3. Ranking evaluation metrics play an important role in information retrieval, providing optimization objectives during development and means of assessment of deployed performance. Recently, fairness of rankings has been recognized as crucial, especially as automated systems are increasingly used for high impact decisions. While numerous fairness metrics have been proposed, a comparative analysis to understand their interrelationships is lacking. Even for fundamental statistical parity metrics which measure group advantage, it remains unclear whether metrics measure the same phenomena, or when one metric may produce different results than another. To address these open questions, we formulate a conceptual framework for analytical comparison of metrics.We prove that under reasonable assumptions, popular metrics in the literature exhibit the same behavior and that optimizing for one optimizes for all. However, our analysis also shows that the metrics vary in the degree of unfairness measured, in particular when one group has a strong majority. Based on this analysis, we design a practical statistical test to identify whether observed data is likely to exhibit predictable group bias. We provide a set of recommendations for practitioners to guide the choice of an appropriate fairness metric.
  4. Complex event processing (CEP) systems continuously evaluate large workloads of pattern queries under tight time constraints. Event trend aggregation queries with Kleene patterns are commonly used to retrieve summarized insights about the recent trends in event streams. State-of-art methods are limited either due to repetitive computations or unnecessary trend construction. Existing shared approaches are guided by statically selected and hence rigid sharing plans that are often sub-optimal under stream fluctuations. In this work, we propose a novel framework Hamlet that is the first to overcome these limitations. Hamlet introduces two key innovations. First, Hamlet adaptively decides at run time whether to share or not to share computations depending on the current stream properties to harvest the maximum sharing benefit. Second, Hamlet is equipped with a highly efficient shared trend aggregation strategy that avoids trend construction. Our experimental study on both real and synthetic data sets demonstrates that Hamlet consistently reduces query latency by up to five orders of magnitude compared to state-of-the-art approaches.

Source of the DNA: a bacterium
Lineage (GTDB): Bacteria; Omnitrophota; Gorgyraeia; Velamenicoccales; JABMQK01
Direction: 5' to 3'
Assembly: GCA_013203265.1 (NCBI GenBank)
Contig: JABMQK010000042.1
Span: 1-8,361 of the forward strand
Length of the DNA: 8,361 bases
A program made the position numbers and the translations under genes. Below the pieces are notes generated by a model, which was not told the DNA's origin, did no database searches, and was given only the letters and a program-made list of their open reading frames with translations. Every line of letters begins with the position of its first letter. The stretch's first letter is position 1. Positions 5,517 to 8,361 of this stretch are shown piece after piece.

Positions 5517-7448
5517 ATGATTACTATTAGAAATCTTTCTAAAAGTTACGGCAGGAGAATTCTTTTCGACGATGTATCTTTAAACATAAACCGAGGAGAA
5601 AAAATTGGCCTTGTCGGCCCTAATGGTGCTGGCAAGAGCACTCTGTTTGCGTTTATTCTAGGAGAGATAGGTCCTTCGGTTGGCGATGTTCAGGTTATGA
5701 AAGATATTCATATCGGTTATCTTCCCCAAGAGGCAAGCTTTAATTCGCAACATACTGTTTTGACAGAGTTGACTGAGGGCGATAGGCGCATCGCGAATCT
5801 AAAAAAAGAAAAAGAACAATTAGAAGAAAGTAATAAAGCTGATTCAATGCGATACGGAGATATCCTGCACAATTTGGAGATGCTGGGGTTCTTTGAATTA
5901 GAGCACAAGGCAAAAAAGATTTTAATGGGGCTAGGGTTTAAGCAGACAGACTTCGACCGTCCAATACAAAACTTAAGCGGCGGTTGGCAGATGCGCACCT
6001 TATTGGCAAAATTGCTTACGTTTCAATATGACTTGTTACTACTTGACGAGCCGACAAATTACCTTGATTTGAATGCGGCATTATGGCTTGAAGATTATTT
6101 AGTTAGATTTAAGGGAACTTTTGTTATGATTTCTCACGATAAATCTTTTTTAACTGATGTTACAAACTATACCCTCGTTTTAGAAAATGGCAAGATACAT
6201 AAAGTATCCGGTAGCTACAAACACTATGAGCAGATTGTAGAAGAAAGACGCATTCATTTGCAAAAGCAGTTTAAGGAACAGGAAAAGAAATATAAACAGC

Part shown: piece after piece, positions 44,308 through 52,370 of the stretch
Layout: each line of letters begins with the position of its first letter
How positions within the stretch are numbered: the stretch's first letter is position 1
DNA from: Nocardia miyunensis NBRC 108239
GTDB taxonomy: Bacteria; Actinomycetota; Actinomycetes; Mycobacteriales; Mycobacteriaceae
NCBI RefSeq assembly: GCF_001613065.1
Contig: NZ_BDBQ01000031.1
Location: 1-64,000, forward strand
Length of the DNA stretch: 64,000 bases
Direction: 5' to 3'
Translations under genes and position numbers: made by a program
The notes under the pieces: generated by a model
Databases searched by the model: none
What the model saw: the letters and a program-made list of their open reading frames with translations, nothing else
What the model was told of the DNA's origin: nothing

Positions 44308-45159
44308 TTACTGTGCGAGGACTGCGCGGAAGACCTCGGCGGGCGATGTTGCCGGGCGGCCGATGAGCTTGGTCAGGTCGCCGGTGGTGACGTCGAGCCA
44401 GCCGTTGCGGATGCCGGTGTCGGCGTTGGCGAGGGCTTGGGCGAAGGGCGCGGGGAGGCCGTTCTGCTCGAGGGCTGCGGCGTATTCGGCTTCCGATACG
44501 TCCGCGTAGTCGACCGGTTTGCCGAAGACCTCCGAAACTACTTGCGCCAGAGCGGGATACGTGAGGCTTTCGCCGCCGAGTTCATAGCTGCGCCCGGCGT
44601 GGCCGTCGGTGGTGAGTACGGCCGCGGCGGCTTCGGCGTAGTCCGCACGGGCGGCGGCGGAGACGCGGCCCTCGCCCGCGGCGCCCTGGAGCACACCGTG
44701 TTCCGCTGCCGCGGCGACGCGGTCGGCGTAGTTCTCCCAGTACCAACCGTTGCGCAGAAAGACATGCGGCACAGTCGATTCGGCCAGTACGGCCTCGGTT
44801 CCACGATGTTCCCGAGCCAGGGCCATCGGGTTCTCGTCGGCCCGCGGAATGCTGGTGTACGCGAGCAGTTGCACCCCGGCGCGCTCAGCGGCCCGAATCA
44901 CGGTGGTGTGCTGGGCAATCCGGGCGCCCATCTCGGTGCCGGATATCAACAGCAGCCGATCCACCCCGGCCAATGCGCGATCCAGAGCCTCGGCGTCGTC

5. ABSTRACT Complex event processing (CEP) systems continuously evaluate large workloads of pattern queries under tight time constraints. Event trend aggregation queries with Kleene patterns are commonly used to retrieve summarized insights about the recent trends in event streams. State-of-art methods are limited either due to repetitive computations or unnecessary trend construction. Existing shared approaches are guided by statically selected and hence rigid sharing plans that are often sub-optimal under stream fluctuations. In this work, we propose a novel framework Hamlet that is the first to overcome these limitations. Hamlet introduces two key innovations. First, Hamlet adaptively decides at run time whether to share or not to share computations depending on the current stream properties to harvest the maximum sharing benefit. Second, Hamlet is equipped with a highly efficient shared trend aggregation strategy that avoids trend construction. Our experimental study on both real and synthetic data sets demonstrates that Hamlet consistently reduces query latency by up to five orders of magnitude compared to state-of-the-art approaches.